From a business sense, of course Louisville doesn’t want its competitors putting labeled pink bats in stores and claiming they’re just like the ones major leaguers swung. Then again, for such good friends of cancer research, Louisville seems far more concerned with ensuring a monopoly on that market than painting the batter’s box pink with every bat possible, manufacturer and label be damned.

The main reason this issue has come to a head a day before Mother’s Day (and the usage of the pink breast cancer awareness bats) is because Max Bat sent some pink bats to Minnesota Twins third baseman Trevor Plouffe and Baltimore Orioles outfielder Nick Markakis (among others).  And when Plouffe found out he wouldn’t be allowed to use his pink breast cancer awareness bat because it has the Max Bat logo prominently displayed (in pink), he quite rightfully got upset and said something on Twitter that he later deleted.  (Mind you, Plouffe was not rude; he was just being honest, and Passan’s article has the screen captures to prove it.)

Look.  This may seem like an extremely obvious thing to say, but here goes: These special pink bats are for breast cancer awareness.  So why should anyone care about what specific company makes them?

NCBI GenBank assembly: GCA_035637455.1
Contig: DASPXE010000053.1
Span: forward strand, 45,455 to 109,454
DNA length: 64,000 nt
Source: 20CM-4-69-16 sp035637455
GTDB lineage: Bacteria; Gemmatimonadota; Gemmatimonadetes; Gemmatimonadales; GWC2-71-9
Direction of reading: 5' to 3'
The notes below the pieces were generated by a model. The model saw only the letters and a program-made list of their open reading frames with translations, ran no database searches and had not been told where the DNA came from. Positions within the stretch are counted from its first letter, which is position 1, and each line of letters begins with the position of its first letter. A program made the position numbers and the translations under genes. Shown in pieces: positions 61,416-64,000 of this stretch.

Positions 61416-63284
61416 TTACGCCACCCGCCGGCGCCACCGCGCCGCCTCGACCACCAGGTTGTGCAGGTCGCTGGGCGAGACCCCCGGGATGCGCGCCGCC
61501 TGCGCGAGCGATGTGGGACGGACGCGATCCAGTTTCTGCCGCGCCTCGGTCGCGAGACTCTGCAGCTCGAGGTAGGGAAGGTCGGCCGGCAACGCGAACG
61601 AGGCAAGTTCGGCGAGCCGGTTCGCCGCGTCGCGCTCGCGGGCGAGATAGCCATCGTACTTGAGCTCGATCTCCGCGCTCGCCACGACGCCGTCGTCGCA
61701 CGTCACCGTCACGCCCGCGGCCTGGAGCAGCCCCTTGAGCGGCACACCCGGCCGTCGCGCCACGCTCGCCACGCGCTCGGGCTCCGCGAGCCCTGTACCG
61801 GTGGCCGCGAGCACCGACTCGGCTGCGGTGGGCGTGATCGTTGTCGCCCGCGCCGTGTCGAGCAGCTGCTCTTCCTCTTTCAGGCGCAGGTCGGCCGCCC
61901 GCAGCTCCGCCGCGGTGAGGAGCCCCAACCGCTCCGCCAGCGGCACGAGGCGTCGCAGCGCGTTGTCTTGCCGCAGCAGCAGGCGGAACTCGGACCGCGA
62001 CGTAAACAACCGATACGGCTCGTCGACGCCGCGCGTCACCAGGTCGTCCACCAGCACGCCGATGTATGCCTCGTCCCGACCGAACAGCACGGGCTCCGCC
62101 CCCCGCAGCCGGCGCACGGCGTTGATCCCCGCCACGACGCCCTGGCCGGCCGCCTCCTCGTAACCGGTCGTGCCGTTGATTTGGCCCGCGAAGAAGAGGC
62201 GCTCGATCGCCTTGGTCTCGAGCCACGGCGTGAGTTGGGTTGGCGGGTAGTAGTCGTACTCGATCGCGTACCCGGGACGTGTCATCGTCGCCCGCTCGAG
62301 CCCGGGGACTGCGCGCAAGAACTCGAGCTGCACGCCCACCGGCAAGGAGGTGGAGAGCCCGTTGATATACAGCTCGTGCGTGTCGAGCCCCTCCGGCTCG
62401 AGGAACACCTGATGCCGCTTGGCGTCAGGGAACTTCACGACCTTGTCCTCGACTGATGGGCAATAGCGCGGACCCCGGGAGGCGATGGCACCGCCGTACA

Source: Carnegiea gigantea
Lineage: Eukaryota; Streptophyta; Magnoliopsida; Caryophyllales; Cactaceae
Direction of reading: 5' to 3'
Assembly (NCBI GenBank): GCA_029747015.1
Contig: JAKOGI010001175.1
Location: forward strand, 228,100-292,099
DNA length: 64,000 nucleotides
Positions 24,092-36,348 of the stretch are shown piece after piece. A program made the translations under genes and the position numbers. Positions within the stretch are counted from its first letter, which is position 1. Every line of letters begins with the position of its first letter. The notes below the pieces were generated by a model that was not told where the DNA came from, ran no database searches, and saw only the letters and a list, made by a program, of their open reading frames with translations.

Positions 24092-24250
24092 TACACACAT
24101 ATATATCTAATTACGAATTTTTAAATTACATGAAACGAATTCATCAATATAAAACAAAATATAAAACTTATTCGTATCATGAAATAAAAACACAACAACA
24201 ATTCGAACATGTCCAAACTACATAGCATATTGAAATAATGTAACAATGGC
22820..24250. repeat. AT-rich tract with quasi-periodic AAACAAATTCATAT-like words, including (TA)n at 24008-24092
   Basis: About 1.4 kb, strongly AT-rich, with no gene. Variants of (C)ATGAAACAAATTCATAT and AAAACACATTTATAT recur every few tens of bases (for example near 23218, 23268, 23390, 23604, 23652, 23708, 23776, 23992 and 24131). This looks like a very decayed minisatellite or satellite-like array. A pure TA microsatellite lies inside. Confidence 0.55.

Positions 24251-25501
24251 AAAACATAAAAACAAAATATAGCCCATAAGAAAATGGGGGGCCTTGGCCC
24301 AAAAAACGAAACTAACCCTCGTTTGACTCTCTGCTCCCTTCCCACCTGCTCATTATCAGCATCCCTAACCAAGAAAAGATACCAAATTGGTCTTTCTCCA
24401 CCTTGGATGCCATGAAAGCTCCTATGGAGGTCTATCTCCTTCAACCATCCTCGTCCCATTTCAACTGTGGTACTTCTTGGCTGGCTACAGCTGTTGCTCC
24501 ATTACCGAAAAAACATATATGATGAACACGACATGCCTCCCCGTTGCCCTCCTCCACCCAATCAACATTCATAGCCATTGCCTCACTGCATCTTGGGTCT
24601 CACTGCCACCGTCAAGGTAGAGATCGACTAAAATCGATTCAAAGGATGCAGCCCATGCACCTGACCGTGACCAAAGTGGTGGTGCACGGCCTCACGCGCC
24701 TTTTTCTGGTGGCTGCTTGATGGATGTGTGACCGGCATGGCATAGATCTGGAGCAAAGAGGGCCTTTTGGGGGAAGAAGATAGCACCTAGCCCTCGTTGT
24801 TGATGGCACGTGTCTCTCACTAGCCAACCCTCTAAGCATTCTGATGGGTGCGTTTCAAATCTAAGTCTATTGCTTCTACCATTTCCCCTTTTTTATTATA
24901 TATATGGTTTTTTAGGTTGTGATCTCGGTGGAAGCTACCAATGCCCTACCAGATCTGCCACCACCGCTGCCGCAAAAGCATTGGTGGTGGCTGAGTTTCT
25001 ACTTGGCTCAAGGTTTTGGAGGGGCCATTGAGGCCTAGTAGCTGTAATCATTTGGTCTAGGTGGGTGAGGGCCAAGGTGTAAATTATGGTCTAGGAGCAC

Isn’t the fact that Plouffe and Markakis want to honor their mothers, both of whom are breast cancer survivors, by using pink bats in a baseball game far more important than whether or not Max Bat makes their bats?

There is no excuse for MLB to allow corporate greed to rear its ugly head on a day that’s supposed to be about breast cancer awareness.

Which is why as a concerned baseball fan, and as the granddaughter of a breast cancer survivor, I call upon MLB to allow any and all of its players to use whatever regulation pink bats they have — whether they’re Louisville Sluggers or not, whether Louisville Slugger paid for the “exclusive use” of the LS pink bats or not, and whether they have logos prominently displayed or not — in order to support the cause of breast cancer awareness.

Because refusing to do so is not just cowardly.  It’s downright shameful.